History of the UFW

Throughout the course of United States history, there had been many reasons for unsuccessful organization of farmworkers. The National Farm Labor Union, which was led by Ernesto Galarza, in the 1940's and 1950's, enjoyed moderate success but many obstacles were presented to the organization through the growers' manipulation of the bracero program. One individual, César Chávez, with the help of many important people overcame this obstacle, and led the first successful organization of farmworkers in U.S. History.
The story begins with one of the many problems that destroyed the organizing efforts. Through an informal arrangement known as the Bracero program, which was an agreement between the United States and Mexico, which recruited temporary workers helped depress wages in the sector of agricultural labor. This program became Public Law in 1951. It began during World War II, when growers were facing a severe shortage of workers, however this system continued well after the war had concluded.
One of the important contingents in Public Law 78 stated that no bracero could replace a domestic worker. This provision was rarely enforced and the main reason the growers lobbied for the program was to in fact replace the domestic worker. These bracero workers made it difficult to strike because often time they could be used as scabs, or strikebreakers. In addition, these bracero workers could be paid less, which helped depress wages of the farm workers. In 1964, Chávez was able to band together with other unions, churches, and community groups that were sensitive to the civil rights movement to help put pressure on the politicians to end the bracero program.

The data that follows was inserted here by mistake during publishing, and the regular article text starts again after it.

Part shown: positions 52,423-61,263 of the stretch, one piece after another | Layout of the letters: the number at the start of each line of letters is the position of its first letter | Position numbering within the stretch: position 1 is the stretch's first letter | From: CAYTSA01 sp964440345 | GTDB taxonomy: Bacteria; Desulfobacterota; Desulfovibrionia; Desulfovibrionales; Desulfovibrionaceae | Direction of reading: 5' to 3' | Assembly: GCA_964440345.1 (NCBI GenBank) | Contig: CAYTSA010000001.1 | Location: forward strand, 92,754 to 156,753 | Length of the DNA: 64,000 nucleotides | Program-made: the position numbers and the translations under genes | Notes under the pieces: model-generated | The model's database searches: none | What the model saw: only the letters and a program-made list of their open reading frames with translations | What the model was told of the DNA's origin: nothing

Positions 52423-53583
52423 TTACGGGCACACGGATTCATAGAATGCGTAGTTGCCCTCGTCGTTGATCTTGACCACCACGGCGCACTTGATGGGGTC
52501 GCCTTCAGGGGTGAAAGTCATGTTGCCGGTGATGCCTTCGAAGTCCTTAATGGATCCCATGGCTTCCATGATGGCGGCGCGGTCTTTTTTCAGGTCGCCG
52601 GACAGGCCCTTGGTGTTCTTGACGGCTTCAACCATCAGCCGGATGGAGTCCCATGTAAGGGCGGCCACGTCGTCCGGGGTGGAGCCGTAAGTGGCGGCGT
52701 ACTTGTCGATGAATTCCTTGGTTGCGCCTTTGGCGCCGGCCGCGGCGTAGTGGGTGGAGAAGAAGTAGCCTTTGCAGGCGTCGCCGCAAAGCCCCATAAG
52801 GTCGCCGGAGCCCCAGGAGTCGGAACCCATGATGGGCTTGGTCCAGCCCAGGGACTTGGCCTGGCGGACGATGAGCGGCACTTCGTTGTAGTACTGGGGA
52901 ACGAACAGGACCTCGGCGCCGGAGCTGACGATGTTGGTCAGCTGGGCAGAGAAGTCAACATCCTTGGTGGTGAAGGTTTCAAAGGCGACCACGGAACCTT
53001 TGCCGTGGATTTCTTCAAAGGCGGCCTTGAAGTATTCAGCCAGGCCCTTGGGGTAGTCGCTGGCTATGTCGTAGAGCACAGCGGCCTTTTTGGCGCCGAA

The conditions the farmworkers faced were deplorable. Often times they had no electricity, running water, or bathrooms. Their homes consisted of tents, or some even lived out of their cars and trucks. Some had to pay two or more dollars per day for unheated metal shacks, that were usually infested with mosquitoes. These shacks did not contain indoor plumbing, or cooking facilities. These housing arrangements were usually segregated by race. Working conditions were very similar. None of the ranches contained portable toilets. Some of the growers made the workers drink from the same cup, and others were charged up to twenty-five cents for a cup of water. Child labor was prevalent, whole families usually worked in the fields. Although there were some laws preventing the mistreatment of workers, the law was often ignored by the growers.
There were many attempts to form an organization to represent farm workers. In 1959, the AWOC, Agricultural Workers Organizing Committee was formed. It was a branch of the AFL-CIO, American Federation of Labor-Congress of Industrial Organization. The predecessor of the AWOC was the AWA, Agricultural Workers Association, which was founded by Dolores Huerta. The AWOC was composed of Black, Chicano, Filipino, and Anglo workers. Two of the early leaders, Dolores Huerta and Larry Itliong, a Filipino, had helped the Filipino workers in particular gain experience in organizing unions and strikes in the fields.
In 1962, a young Chicano named César Chávez formed the NFWA, National Farmworkers Movement. Chávez had been the national director of the CSO, Community Service Organization, but had left when the CSO refused to concentrate its efforts on organizing farm workers. This organization worked with communities to solve their problems through organizing and direct action. He based his new organization that eventually became the UFW, United Farmworkers Movement in Delano. He traveled from town to town, trying to convince groups of farm workers to organize because he hoped one day they would band together and form an effective union.
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